Rates of alcohol consumption continue to be a concern, particularly for individuals who are college age. Drinking patterns have changed over time, with the frequency of binge drinking (consuming four/five or more drinks for women/men) remaining high (30% to 40%). Young adults in the college age range are developmentally and socially at higher risk for drinking at binge levels. Changes in autonomy, parental control, norms, and attitudes affect binge drinking behaviors. This article reviews those changes, as well as the individual and environmental factors that increase or decrease the risk of participating in binge drinking behaviors. Risk factors include risky drinking events (e.g., 21st birthdays), other substance use, and drinking to cope, while protective factors include religious beliefs, low normative perceptions of drinking, and use of protective behavioral strategies. Additionally, this article discusses the physical, social, emotional, and cognitive consequences of consuming alcohol at binge levels. Alcohol policies and prevention and intervention techniques need to incorporate these factors to reduce experiences of alcohol-related problems. Targeting policy changes and prevention and intervention efforts toward young adults may increase effectiveness and prevent both short-and long-term consequences of binge drinking.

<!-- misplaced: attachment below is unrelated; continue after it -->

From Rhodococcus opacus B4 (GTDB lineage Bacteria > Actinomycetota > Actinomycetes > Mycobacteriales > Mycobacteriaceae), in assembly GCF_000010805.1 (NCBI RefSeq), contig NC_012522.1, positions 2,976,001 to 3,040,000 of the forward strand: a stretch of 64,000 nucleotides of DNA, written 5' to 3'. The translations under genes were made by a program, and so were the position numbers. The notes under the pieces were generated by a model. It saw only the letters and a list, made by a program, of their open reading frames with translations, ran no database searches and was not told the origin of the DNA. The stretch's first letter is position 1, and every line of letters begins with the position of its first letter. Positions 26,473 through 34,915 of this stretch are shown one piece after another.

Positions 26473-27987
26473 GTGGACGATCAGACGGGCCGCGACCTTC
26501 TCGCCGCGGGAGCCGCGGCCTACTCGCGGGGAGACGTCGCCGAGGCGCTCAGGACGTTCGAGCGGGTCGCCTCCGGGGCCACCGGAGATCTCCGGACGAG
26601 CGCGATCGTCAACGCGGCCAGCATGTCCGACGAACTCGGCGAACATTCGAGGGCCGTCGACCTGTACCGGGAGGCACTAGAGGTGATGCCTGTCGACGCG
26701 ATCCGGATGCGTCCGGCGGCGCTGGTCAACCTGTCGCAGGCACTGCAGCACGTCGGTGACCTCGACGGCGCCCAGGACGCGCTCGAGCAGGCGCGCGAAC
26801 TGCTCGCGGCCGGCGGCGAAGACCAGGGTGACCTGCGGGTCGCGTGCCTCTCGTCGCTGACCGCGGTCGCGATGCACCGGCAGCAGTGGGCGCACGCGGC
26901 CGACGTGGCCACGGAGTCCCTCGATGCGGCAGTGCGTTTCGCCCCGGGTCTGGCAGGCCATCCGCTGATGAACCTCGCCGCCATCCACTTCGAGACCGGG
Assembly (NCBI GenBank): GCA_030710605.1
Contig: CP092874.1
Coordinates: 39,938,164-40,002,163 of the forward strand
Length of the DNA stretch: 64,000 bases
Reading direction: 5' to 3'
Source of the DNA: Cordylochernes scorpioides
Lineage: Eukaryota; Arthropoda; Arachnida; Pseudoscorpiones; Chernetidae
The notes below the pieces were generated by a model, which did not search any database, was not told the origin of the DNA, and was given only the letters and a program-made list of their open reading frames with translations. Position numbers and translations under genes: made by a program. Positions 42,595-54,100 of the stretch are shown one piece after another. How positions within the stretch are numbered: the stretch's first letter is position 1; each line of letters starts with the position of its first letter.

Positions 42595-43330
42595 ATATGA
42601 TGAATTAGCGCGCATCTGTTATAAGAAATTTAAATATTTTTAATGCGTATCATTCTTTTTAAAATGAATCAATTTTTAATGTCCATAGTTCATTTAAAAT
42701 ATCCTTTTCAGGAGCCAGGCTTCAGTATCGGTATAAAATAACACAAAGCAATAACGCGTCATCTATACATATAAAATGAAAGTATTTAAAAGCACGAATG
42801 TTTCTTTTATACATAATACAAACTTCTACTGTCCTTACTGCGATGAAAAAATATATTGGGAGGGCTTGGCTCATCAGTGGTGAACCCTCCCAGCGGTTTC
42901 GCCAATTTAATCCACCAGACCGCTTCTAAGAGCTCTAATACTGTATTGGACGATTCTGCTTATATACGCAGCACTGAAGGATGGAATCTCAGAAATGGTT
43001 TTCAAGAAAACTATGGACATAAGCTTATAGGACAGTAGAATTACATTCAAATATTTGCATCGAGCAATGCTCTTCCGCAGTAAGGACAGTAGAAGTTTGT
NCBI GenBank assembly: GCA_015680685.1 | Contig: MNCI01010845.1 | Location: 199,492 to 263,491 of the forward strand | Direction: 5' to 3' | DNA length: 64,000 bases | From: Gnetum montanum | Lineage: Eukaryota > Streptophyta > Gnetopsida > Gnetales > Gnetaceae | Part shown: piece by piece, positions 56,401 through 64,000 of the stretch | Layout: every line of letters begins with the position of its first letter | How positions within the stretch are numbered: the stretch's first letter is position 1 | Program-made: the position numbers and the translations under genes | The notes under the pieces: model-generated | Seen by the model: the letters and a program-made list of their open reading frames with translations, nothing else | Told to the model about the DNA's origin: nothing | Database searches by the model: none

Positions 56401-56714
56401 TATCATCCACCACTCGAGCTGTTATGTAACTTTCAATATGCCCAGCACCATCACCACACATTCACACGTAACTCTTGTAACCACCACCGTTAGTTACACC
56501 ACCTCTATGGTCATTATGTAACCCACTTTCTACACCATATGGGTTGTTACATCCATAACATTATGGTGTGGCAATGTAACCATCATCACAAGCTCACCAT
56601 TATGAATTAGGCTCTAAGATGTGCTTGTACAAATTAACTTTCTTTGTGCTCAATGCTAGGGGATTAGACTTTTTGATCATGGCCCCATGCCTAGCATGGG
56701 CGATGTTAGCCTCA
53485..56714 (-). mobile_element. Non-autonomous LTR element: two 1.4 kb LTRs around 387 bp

|Original language||English (US)|
|Journal||Alcohol research : current reviews|
|State||Published - 2017|
All Science Journal Classification (ASJC) codes
- Psychiatry and Mental health
- Clinical Psychology
- Medicine (miscellaneous)